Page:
Throughout my academic career, I’ve been bombarded with social awareness events so much that I’ve started to become annoyed.
One such event is Black History Month, an event that began as a week but has since become a nationally celebrated month for the achievement of African-Americans. Being an African-American, you would think I’d be in support of such an event. However, I am not.
I want to note that I am not criticizing Carter G. Woodson, the initial founder of Negro History Week. I believe Woodson was an amazing scholar whose contribution to the advancement of the human race was indeed admirable.
However, I am against the specification of history in general. Implicit in one’s acceptance of black history is the view that there are unique differences to one’s race. I am not a proponent of said view. In other words, I do not believe race matters. In fact, America ought to move away from such a feeble view of the world. Race is meaningless.
Moreover, continually acknowledging the significance of the contribution of “blacks” reinforces the view that “whites” ought to be separated from “blacks.” Furthermore, while some deny this, it demonizes remarkable achievements by those who happen to be African-American.
If the aim is to make our society racially neutral in that race, in its socially constructed form, no longer plays a factor in our normal psyche, why continue to recognize it? If you want something to go away, it is simply counterintuitive to act as if it has any meaning.
Now, I am not arguing that we should simply deny the achievements of important historical figures like Harriet Tubman or Malcolm X. Rather, I am arguing that their achievements should not be marked off as black; they should instead be incorporated into a general historical context – an American historical context.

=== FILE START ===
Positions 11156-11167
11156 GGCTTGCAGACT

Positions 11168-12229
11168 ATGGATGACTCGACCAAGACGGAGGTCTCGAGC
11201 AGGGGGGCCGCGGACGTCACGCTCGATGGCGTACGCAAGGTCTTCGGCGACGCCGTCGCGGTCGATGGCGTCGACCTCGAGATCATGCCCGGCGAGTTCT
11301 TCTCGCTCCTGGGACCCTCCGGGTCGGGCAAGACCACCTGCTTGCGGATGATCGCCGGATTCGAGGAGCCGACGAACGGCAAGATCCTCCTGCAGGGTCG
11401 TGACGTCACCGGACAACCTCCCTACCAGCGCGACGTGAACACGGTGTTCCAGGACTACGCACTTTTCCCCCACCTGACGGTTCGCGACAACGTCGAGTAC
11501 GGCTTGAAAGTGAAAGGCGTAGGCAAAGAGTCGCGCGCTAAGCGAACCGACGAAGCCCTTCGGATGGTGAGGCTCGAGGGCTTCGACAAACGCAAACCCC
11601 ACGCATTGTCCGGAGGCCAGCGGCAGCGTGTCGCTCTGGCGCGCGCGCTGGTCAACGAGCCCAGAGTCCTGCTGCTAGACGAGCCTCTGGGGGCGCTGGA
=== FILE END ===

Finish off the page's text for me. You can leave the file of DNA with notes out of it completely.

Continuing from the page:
Race is a social construct, as I have stated. This is fairly uncontroversial. Yet when race is used as a mechanism in determining the superiority or the inferiority of one group to another, it becomes a problem.
Simply recognizing race as significant lends credence to those who support a eugenic view of the world. So, while it might seem innocuous to most when one waves an African flag or proudly proclaims one’s blackness, it is incredibly dangerous in that it perpetuates the view that America, and the world for that matter, should be viewed in black and white.
I mean, if it is legitimate to celebrate black history month, why not celebrate white history month? Some, foolishly, argue that all of history is white. Yet, this form of thinking is just as ridiculous as a Klansman who argues whites are naturally superior to blacks. Implicit in both is an acceptance of race that should be abnegated.
As humans, we ought to highlight similarities common to us all, rather than noting our differences. Recognizing race is overly simplistic. It is essentially equivalent to having a “blue eye” history month or a “blond hair” day. It’s ludicrous.
Yet, we continue to feed the very same monster we are trying to kill. If you want something to die from starvation, one way not to achieve this goal is to feed it.